Developing cybersecurity strategy for your organization can be overwhelming. Sometimes, your best bet in tackling a complex task can be using a military approach. That’s where the Israeli Intelligence Corps Unit 8200 comes in. The 8200 Unit is globally recognized as an elite, high-tech agency. It is also the largest single military unit in the Israel Defense Forces.
We asked former members of the 8200 Unit some of the most common cybersecurity questions. Here’s what they had to say:
FORMER LIEUTENANT OFFICER IN IDF’S INTELLIGENCE CORPS ANSWERS
1. What’s the most common mistake you see people make that leaves them or their organization vulnerable?
The most common mistakes I see people make are: being tempted to click links or open phishing emails, mistreating confidential information and documents, misconfiguring security controls, not updating/patching software and hardware, and lastly, not investing in training.
2. What kind of metrics can be used to assess how prepared my organization is for a cyber threat? How do we benchmark our performance?
This is a bit tricky, as it is specific to the industry and organization. Overall, you can assess the employees, business and security process and procedures, and security.
Some benchmarks for success can include:
- Efficiency and effectiveness of the the cyber incident procedures and response time
- Education and training – for example measuring cyber literacy and digital hygiene.
- Risk survey and Penetration tests.
- Validation of SIEM rules.
- Manage and monitor indicator of compromise lists and use real-time intelligence.
All of which should be benchmarked in accordance with the relevant industry and best practices and standards (ISO, NIST).
3. How often should a security assessment be conducted?
There are several factors that can affect the frequency of assessments as regulation and compliance requirements, such as being part of a vulnerable sector or industry. Overall, each organization should identify the threshold between business continuity and security assessment.
RETIRED CAPTAIN OF ISRAELI SECURITY FORCES ANSWERS
4. How can IoT security threats be mitigated?
The number of Internet-connected devices has become enormous in recent years, with more than 20 billion Internet connected IoT devices today. There are estimates that this number will be 75 billion by 2025. Not surprisingly, cyber-attacks on IoT devices are also on the rise.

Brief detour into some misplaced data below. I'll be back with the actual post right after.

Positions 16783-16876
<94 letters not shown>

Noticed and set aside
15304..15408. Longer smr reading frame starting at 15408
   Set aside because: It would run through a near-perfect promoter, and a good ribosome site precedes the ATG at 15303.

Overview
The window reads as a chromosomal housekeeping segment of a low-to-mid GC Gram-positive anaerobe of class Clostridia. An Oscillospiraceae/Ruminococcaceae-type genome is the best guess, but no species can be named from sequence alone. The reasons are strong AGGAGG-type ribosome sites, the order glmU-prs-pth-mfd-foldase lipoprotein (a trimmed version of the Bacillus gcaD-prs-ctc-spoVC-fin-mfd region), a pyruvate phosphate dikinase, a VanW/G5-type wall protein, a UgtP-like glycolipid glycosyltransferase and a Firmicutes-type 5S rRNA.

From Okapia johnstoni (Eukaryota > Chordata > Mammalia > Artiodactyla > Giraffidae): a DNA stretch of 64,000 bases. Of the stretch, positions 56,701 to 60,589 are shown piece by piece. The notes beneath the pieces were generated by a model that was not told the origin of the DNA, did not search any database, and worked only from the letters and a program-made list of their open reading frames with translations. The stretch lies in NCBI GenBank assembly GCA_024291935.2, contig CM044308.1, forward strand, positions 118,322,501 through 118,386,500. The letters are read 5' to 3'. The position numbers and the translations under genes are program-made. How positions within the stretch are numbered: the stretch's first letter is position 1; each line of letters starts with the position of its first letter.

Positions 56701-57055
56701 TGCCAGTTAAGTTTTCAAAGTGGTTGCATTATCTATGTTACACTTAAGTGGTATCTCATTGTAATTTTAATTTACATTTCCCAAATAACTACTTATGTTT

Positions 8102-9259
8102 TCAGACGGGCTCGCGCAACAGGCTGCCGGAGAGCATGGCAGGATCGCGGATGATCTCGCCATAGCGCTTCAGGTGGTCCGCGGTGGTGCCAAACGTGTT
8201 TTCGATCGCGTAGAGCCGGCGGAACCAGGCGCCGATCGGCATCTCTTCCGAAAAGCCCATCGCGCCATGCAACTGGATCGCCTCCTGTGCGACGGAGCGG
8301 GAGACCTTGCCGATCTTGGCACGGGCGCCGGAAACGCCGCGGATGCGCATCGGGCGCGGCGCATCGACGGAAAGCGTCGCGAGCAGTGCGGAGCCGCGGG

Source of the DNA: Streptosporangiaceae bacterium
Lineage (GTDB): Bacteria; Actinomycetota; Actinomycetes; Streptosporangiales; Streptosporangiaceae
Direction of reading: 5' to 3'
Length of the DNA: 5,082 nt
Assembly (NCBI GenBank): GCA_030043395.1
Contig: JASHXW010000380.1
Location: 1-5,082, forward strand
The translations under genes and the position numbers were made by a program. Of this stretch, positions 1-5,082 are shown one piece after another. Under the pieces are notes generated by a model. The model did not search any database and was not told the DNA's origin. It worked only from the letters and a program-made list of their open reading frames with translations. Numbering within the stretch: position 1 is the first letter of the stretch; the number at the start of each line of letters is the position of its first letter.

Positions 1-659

At the organizational level, mitigation of IoT security threats should be addressed in 3 different ways:
- Restrict the usage of IoT devices in sensitive locations (specific networks, physical locations, teams, etc.).
- Be aware of possible IoT cybersecurity threats and address them in the organizational cybersecurity plan.
- Educate employees about related IoT cybersecurity threats.
5. How often should my employees be tested on cybersecurity knowledge and skills?
Ideally – at any given time. A study conducted by the University of Maryland revealed that a cybersecurity attack occurs every 39 seconds on average and that more than 60% of organizations have admitted to being affected by a cyber-attack last year. This means that your organization can potentially become a victim of a cyber-attack at any time.
In reality, it’s impossible for most organizations to train their employees on a daily basis. Most related rules and regulations require employees to be trained and assessed upon hiring and on an annual basis. A comprehensive training program would be based on the above principals and will consist of an onboarding training program for new recruits as well as annual training and assessment for the entire company.
Another important component that a cybersecurity training program should include is monthly or weekly updates about emerging cybersecurity threats and methods to identify and stay protected from them.
6. What should I be doing for employee education in cybersecurity?
An employer should choose an efficient program that will be customized to different employee groups, according to their current knowledge level and their required level of cyber expertise, and will focus on practical tools and hands-on experience in personal cybersecurity.
A self-paced solution, such as an E-learning training platform, with the ability to track and monitor the progress of the employees, can allow your employees to acquire the necessary tools and knowledge while maintaining business continuity and not affecting the company’s activity.
The Bottom Line
There’s no room for error when it comes to defending your organization’s assets and information. As a result, cybersecurity should be an ongoing priority. Following these common cybersecurity practices can help ensure there are no gaps in your defenses.
We understand that managing your organization’s cyber risk is not an easy feat. Connect with Cybint to learn about our solutions and how they can fit your organization.